On 17 July 1939, Helmuth Wohlthat, Hermann Göring's deputy in the Four Year Plan organization, attended the meeting of the International Whaling Conference in London as part of the German delegation, and the next day, he and Dirksen met Sir Horace Wilson, the Chief Industrial Adviser to the Government and one of Chamberlain's closest friends. Wilson decided to talk to Wohlthat of the Four Year Plan Organisation rather than the Auswärtiges Amt run by the Anglophobic Ribbentrop. Without informing Ribbentrop, Dirksen allowed the Wilson-Wohlthat meetings in London to go ahead, where Wilson offered in an exchange for a German promise not to attack Poland and a "renunciation of aggression in principle" as a way of solving international disputes, an Anglo-German nonaggression pact, a "delimitation of spheres of influence" in Europe and a plan for the "international governance" of Africa where all of the great powers of Europe would jointly administer Africa. However, Wilson did make clear to Wohlthat that he regarded Germany as the source of the tension between Germany and Poland by laying claim to Danzig, and he made it clear that the onus was on the Reich to reduce tension with Poland, not the other way around; Lord Halifax told Dirksen much the same thing at the same time. Dirksen and Wohlthat argued that Wilson and another British civil servant Robert Hudson had given them a memo entitled "Programme for German-British Cooperation", but Wilson denied having given them such a document, and in his account of the meeting to the Foreign Office suggested that neither Wohlthat nor Dirksen seemed very serious as both expected all of the concessions to come from the British side with Germany making none.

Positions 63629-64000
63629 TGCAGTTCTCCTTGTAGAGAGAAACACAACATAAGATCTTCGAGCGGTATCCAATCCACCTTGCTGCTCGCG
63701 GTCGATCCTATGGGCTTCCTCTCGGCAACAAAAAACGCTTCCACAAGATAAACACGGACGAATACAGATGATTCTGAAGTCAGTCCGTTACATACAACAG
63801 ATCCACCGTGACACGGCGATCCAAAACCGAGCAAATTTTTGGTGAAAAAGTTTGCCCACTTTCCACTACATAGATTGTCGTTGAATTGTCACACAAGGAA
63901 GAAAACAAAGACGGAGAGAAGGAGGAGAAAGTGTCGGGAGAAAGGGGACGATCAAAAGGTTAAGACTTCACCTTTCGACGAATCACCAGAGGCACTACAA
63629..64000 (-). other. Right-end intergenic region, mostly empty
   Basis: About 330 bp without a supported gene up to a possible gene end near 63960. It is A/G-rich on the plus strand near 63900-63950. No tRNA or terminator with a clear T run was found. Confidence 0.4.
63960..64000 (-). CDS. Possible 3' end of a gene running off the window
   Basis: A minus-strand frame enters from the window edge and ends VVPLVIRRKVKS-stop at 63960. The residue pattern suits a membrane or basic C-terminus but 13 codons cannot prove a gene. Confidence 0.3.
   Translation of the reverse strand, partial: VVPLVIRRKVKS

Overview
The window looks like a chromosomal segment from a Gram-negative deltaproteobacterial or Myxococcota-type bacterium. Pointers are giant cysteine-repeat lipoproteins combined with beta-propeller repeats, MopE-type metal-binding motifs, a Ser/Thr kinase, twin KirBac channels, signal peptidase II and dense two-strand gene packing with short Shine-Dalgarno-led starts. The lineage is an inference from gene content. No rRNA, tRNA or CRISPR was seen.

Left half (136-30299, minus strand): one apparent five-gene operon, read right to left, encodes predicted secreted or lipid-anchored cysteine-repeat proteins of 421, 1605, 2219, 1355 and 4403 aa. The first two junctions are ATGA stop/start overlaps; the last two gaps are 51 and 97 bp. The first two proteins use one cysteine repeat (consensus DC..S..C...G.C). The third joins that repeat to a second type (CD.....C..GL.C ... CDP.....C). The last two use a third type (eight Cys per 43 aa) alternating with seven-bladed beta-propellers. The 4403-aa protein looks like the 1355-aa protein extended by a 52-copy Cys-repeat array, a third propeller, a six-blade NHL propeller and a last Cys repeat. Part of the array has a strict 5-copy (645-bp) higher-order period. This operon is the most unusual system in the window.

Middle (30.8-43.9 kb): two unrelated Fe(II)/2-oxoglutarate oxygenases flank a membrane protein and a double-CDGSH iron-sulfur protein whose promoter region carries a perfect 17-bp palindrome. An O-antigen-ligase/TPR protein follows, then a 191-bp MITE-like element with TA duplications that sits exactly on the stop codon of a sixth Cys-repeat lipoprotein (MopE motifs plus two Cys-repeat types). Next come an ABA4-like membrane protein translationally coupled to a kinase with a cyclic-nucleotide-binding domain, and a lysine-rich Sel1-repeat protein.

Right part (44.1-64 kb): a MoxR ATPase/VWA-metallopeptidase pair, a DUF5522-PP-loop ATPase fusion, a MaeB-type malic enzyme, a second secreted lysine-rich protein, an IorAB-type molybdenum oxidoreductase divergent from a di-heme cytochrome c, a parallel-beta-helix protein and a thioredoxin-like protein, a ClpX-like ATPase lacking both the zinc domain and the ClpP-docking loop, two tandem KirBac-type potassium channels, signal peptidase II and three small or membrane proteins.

On 20 July 1939, Robert Hudson of the Department of Overseas Trade, visited the German embassy to meet Dirksen and Wohlthat. Hudson, an ambitious civil servant and a former Conservative MP who was addicted to intrigue, was acting on his own, hoping to score a great success that would help his otherwise stalled career. In a somewhat vainglorious account of his meeting at the German embassy, Hudson spoke of about having Danzig rejoin Germany with Germany promising to leave Poland alone. According to Hudson's notes, in exchange for a German promise not to invade Poland and ending the Anglo-German arms race, there would be a plan for the industrialists running the heavy industry of Germany, Britain and the United States to work together in the economic development of China, Eastern Europe and Africa; of a loan in sum of hundreds of millions for Germany to be floated in the City and on Wall Street; and some sort of plan for the "international governance" of Africa, and he ended his account by saying that if only Hitler would just learn to think in economic terms, much was possible. A preening Hudson-who believed that he had more or less single-handedly saved the world from the threat of another world war with his visit to the German Embassy-unwisely showed his notes recording what he had said to a group of journalists, telling them "off-the-record" it was he who just ended the Danzig crisis with his bold proposals for Anglo-German economic co-operation as Wohlthat was definitely interested in what he had to say. Hudson asked the journalists not to publish yet, saying his plan needed more time, but two of the journalists decided that the story was news and decided to publish. On 22 July 1939, The Daily Telegraph and the News Chronicle both broke the story on their front-pages that Britain just had offered Germany a loan worth hundreds of millions of pound sterling in exchange for not attacking Poland. The public reaction to this story was highly negative with much of the press calling Hudson's proposed loan "Danegeld". In order to stop Viking raids and attacks, the English kings had sometimes paid "Danegeld" ("Dane money") to bribe the Danes from attacking-ever since that time, the term "paying the Danegeld" in England implies weakness and cowardice, that someone would rather bribe their way out of trouble rather than stand up for oneself. By calling Hudson's proposed loan to Germany "Danegeld", the British newspapers were in effect saying Hudson was a coward. Much to Hudson's humiliation, Chamberlain told the House of Commons that no such loan was being considered and that Hudson was speaking for himself.